From this representation, the first moment (i.e. the mean) is shown to be

${\displaystyle \operatorname {E} (x_{t})=x_{0}e^{-\theta t}+\mu (1-e^{-\theta t})\!\ }$

assuming ${\displaystyle x_{0}}$ is constant. Moreover, the Itō isometry can be used to calculate the covariance function by

{\displaystyle {\begin{aligned}\operatorname {cov} (x_{s},x_{t})&=\operatorname {E} [(x_{s}-\operatorname {E} [x_{s}])(x_{t}-\operatorname {E} [x_{t}])]\\[5pt]&=\operatorname {E} \left[\int _{0}^{s}\sigma e^{\theta (u-s)}\,dW_{u}\int _{0}^{t}\sigma e^{\theta (v-t)}\,dW_{v}\right]\\[5pt]&=\sigma ^{2}e^{-\theta (s+t)}\operatorname {E} \left[\int _{0}^{s}e^{\theta u}\,dW_{u}\int _{0}^{t}e^{\theta v}\,dW_{v}\right]\\[5pt]&={\frac {\sigma ^{2}}{2\theta }}\,e^{-\theta (s+t)}(e^{2\theta \min(s,t)}-1)\\[5pt]&={\frac {\sigma ^{2}}{2\theta }}\left(e^{-\theta |t-s|}-e^{-\theta (t+s)}\right).\end{aligned}}}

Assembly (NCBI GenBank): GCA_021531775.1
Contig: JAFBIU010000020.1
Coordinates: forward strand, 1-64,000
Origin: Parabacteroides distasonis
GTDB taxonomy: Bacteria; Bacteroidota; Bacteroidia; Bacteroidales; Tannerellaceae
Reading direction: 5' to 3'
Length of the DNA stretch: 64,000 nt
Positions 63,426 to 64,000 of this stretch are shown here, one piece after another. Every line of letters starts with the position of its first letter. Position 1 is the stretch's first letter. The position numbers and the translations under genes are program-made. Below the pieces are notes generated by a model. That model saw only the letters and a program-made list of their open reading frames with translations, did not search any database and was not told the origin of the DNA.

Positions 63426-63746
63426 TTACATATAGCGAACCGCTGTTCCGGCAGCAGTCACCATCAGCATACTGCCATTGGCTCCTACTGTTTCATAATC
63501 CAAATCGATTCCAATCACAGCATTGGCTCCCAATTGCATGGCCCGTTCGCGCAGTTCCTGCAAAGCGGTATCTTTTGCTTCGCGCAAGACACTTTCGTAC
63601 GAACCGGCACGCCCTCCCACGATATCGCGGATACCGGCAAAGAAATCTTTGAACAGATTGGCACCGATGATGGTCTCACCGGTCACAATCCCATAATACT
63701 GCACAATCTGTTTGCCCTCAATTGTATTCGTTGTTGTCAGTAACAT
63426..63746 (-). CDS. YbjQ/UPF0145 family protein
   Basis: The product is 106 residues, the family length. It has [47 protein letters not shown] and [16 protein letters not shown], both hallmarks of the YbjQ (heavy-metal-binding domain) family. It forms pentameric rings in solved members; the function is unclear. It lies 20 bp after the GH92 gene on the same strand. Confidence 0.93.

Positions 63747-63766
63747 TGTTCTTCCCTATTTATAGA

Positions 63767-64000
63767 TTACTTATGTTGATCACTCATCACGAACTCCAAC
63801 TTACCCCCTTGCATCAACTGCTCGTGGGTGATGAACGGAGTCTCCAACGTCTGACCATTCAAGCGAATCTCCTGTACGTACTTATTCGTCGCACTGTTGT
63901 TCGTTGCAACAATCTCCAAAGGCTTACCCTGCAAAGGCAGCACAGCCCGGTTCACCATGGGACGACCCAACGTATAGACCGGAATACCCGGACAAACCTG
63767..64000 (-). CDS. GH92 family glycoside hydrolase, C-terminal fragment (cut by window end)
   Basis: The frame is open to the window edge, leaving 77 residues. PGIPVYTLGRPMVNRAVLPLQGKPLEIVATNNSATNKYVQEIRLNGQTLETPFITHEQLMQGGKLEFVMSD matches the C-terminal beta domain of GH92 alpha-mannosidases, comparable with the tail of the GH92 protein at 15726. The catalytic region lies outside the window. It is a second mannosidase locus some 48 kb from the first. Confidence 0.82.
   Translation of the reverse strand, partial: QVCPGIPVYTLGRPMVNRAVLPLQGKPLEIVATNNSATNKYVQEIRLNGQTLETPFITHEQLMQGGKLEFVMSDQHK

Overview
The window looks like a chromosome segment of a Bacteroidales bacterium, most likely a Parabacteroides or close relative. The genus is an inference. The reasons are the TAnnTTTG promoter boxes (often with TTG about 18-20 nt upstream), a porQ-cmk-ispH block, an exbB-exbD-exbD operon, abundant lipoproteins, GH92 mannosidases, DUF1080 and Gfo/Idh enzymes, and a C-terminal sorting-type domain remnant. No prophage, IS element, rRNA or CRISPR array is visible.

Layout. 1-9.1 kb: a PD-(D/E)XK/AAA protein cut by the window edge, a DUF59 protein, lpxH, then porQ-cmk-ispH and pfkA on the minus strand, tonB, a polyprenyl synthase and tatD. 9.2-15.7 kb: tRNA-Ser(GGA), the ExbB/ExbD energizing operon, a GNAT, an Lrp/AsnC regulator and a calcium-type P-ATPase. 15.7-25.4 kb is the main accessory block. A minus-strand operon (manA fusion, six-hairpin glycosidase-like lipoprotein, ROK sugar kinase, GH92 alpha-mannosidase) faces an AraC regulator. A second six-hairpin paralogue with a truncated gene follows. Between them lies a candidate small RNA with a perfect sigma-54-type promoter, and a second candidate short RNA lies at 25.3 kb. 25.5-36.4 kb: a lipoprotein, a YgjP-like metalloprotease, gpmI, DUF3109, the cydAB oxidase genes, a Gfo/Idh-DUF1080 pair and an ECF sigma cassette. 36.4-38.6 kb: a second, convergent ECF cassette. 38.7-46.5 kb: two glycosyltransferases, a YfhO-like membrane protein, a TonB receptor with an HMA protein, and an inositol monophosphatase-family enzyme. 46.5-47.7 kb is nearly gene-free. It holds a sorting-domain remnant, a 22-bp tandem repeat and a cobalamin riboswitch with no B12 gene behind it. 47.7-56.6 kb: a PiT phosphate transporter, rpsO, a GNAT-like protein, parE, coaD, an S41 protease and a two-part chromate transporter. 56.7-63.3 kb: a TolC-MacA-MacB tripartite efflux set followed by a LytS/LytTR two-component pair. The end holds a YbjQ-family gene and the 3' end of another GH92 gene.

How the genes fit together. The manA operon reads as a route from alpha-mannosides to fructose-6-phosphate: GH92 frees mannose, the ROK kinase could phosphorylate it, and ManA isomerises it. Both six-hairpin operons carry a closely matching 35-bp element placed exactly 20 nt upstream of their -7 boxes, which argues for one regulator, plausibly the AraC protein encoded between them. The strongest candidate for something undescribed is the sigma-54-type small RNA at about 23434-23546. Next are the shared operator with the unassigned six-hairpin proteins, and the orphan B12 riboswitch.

Since the Itô integral of deterministic integrand is normally distributed, it follows that[citation needed]

${\displaystyle x_{t}=x_{0}e^{-\theta t}+\mu (1-e^{-\theta t})+{\tfrac {\sigma }{\sqrt {2\theta }}}W_{1-e^{-2\theta t}}}$

### Kolmogorov equations

The infinitesimal generator of the process is[8]

${\displaystyle Lf=-\theta (x-\mu )f'+{\frac {1}{2}}\sigma ^{2}f''}$
If we let ${\displaystyle y=x{\sqrt {\frac {2\mu }{\sigma ^{2}}}}}$, then the eigenvalue equation simplifies to:
${\displaystyle {\frac {d^{2}}{dy^{2}}}\phi -y{\frac {d}{dy}}\phi -{\frac {\lambda }{\mu }}\phi =0}$
which is the defining equation for Hermite polynomials. Its solutions are ${\displaystyle \phi (y)=He_{n}(y)}$, with ${\displaystyle \lambda =n\mu }$, which implies that the mean first passage time for a particle to hit a point on the boundary is on the order of ${\displaystyle \mu ^{-1}}$.